Where did the term transliteracy come from? The Transliteracies Research Project, directed by Alan Liu from the Department of English at the University of California at Santa Barbara, first introdu...
Sue Thomas from the Institute of Creative Technologies at De Montfort University writes:
"Transliteracy calls for a change of perspective away from the battles over print versus digital, and a move instead towards a unifying ecology not just of media, but of all literacies relevant to reading, writing, interaction and culture, both past and present. It is, we hope, an opportunity to cross some very obstructive divides."
Transliteracy is important to today's students because they are bombarded with images, video, audio, text, face-to-face interactions, primary sources, interviews, public speaking opportunities, and social media, and they need to be able to make sense of it and understand when and how to use different media to express themselves.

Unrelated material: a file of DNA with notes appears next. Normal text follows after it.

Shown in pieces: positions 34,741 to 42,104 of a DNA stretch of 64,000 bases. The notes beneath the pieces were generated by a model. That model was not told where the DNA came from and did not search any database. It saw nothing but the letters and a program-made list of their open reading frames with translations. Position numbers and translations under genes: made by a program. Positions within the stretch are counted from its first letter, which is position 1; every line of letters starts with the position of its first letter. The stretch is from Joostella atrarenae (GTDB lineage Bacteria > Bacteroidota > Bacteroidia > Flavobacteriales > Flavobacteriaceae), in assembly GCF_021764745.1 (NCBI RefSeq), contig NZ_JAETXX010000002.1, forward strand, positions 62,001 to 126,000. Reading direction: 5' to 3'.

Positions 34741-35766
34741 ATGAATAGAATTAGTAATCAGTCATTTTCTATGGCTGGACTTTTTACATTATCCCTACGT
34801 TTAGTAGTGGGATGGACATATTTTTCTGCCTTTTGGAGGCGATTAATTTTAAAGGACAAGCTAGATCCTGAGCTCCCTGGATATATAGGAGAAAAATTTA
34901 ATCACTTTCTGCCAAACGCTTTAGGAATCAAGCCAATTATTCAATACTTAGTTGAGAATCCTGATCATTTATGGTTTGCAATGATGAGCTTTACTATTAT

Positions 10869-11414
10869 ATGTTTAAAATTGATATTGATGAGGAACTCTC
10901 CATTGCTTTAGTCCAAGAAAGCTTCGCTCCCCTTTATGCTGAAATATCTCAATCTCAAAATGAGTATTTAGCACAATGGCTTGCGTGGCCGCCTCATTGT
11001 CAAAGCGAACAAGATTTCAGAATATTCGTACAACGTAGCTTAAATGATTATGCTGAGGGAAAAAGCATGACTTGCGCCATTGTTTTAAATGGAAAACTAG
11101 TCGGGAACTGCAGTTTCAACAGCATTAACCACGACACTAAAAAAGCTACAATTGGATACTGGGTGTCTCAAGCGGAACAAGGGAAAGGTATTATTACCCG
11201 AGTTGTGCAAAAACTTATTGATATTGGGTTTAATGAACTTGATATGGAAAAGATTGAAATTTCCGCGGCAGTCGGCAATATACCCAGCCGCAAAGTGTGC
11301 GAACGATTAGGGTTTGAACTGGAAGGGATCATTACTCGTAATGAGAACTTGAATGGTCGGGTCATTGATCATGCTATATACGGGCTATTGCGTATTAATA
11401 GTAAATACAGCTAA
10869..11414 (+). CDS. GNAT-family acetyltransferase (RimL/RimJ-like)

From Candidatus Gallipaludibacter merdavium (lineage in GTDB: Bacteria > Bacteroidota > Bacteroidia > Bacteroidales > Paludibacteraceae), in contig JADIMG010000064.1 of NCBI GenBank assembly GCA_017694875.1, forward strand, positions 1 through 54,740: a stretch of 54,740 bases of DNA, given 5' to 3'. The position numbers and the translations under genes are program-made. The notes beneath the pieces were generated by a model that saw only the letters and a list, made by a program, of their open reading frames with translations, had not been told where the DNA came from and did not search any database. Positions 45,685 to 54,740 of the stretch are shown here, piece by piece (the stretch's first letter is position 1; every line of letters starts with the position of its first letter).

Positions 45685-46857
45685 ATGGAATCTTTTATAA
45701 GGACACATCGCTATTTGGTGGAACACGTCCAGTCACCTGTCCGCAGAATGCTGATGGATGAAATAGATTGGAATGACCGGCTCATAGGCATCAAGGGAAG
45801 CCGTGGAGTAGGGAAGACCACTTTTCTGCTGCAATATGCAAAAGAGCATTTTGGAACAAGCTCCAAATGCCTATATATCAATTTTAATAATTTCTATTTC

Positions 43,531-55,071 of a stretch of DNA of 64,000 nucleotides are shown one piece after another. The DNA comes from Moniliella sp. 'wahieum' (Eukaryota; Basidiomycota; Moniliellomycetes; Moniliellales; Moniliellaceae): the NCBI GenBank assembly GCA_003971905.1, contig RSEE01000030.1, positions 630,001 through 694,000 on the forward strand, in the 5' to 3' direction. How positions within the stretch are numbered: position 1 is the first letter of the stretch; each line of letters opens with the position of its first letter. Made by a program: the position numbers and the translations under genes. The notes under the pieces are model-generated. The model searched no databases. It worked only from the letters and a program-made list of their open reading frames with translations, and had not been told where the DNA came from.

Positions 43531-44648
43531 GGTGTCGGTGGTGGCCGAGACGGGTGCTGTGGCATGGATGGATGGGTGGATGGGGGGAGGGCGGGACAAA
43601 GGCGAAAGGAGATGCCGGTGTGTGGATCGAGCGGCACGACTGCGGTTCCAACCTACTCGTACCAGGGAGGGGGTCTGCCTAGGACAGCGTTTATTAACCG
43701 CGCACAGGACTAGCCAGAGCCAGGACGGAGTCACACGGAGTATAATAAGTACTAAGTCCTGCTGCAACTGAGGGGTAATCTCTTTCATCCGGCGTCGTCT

Transliteracy is also important from the educator's point of view: the information world of today has so many wonderful tools to make use of as we try to help students understand standards and targets: we need to be able to find and use these media and understand which would be best to help us reach particular students whose needs are not met in whatever the traditional format happens to be.
Our content targets are available in multiple media formats; can we access them and match them with our students' needs?